Thursday, September 9, 2010

Grimm Is Truly Grim

Wild Thing's literature in Tapestry of Grace has been Grimms' fairy tales.  My knowledge of fairy tales consists largely of Little Golden Books and Disney versions.  This has been my first exposure to the originals which were collected by the Brothers Grimm in the early 19th century.  They are much darker than the sanitized versions of popular, cartoonish  story books.
The versions that TOG recommends are beautifully illustrated and true to the originals.  There are some disturbing elements though.  That's why you must ALWAYS preview reading material.  Did you know that Rapunzel was expecting twins when the witch threw her out of the tower?   That caught me off guard.  I ended up slightly editing the story.  Hansel and Gretel contained gruesome descriptions of how the old hag intends to butcher and boil the children.   I had to do a bit of editing here, too.  I wasn't able to get the suggested book for Rumpelstiltskin from the library, so I used to find an audio version.  Rumpelstiltskin literally tears himself in two with rage.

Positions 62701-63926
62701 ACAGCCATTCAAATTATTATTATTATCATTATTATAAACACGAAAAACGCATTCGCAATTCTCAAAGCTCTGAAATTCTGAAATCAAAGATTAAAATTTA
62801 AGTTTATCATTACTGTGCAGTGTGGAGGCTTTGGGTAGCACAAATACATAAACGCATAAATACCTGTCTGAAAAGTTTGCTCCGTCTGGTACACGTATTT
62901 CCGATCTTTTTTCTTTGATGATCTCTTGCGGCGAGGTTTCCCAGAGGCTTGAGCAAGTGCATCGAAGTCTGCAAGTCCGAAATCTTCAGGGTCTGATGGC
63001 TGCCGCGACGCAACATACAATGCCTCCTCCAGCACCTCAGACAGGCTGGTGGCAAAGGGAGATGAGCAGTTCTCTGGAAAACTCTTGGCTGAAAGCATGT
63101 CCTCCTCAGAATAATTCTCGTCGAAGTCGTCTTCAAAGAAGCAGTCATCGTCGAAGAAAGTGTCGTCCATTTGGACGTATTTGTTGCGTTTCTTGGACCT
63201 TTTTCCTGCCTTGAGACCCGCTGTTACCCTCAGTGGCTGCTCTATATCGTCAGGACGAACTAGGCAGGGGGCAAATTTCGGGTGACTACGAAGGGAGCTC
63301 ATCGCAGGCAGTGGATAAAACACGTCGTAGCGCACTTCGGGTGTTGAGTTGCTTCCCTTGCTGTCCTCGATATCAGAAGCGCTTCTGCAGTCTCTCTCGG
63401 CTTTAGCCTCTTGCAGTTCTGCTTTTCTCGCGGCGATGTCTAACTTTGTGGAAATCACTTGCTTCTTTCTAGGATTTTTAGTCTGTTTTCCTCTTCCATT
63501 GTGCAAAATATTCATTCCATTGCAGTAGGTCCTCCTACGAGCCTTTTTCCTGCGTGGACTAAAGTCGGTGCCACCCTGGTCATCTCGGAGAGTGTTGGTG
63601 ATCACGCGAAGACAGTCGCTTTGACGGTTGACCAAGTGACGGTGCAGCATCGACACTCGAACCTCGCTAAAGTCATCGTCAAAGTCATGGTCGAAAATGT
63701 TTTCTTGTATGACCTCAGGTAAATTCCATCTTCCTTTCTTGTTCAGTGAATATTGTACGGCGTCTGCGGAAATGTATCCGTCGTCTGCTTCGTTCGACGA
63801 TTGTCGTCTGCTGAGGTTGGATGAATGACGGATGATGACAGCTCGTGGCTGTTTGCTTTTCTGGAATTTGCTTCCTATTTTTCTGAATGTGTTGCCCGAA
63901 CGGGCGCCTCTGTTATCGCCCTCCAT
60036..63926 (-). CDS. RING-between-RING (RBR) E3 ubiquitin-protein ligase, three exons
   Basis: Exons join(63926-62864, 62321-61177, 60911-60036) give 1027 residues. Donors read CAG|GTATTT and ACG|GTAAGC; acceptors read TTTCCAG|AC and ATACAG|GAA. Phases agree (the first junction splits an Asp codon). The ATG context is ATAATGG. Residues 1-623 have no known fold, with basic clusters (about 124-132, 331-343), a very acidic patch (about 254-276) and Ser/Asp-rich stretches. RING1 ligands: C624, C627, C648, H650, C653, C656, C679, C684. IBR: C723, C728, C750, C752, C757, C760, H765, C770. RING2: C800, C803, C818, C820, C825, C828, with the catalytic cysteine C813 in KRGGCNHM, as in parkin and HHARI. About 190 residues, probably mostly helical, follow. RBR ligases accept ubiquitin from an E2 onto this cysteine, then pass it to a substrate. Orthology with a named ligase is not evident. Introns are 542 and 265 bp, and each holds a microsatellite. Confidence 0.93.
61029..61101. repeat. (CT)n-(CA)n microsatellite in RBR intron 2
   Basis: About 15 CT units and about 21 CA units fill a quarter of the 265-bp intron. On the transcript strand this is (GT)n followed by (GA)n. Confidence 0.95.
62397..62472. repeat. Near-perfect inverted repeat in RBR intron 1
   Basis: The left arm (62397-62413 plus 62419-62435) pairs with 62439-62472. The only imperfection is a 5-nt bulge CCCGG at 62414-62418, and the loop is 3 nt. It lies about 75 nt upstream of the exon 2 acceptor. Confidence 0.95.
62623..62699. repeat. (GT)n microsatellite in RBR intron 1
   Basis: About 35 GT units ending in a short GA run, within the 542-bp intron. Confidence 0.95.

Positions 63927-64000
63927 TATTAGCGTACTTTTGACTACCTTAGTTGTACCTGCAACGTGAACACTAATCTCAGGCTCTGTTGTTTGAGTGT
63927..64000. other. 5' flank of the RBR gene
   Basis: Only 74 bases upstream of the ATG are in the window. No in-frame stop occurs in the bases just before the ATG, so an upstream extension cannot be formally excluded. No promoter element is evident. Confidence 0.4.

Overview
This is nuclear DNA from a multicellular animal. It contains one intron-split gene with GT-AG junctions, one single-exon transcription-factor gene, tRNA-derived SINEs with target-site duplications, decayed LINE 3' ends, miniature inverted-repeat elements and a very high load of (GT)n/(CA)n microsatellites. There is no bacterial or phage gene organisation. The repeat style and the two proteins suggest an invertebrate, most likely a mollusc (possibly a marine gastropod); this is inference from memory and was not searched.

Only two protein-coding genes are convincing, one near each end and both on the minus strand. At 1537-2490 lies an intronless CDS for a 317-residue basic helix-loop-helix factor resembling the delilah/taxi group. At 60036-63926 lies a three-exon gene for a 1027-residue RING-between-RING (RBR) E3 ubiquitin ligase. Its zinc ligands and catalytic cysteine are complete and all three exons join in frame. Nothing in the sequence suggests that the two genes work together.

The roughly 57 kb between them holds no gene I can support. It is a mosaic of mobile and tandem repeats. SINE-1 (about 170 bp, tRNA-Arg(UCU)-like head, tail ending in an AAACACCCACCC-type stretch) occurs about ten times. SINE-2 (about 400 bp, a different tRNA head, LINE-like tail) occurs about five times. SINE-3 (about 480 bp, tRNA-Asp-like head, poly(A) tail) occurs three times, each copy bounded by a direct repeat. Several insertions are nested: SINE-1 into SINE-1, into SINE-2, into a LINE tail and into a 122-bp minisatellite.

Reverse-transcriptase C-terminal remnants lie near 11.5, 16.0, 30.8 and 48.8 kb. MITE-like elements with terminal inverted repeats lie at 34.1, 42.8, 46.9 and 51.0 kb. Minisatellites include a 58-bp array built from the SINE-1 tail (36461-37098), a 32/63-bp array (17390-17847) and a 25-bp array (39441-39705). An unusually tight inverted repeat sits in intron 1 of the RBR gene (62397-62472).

And here is where the trouble started.  After we listened to one story, the kids wanted another and another.  We listened to Rapunzel and Hansel and Gretel.  Everything would have been okay if we had stopped with these, but curiosity got the best of us, and we listened to The Red Shoes.  Oh my!  The poor girl asked someone to cut off her feet to be rid of the endlessly dancing shoes.

The moral of this story is always preview.  Always.  We have handled these dark stories by discussing how life was harder when the stories were written and trying to discover a lesson to learn.  I'm glad that TOG puts cautions for parents into the weekly preview, but there is no substitute for parental vigilance.

1 comment:

  1. I have avoided Brother's Grim for that very reason. My adopted children experienced enough pain and fear in their early life. You did a good job of making it through.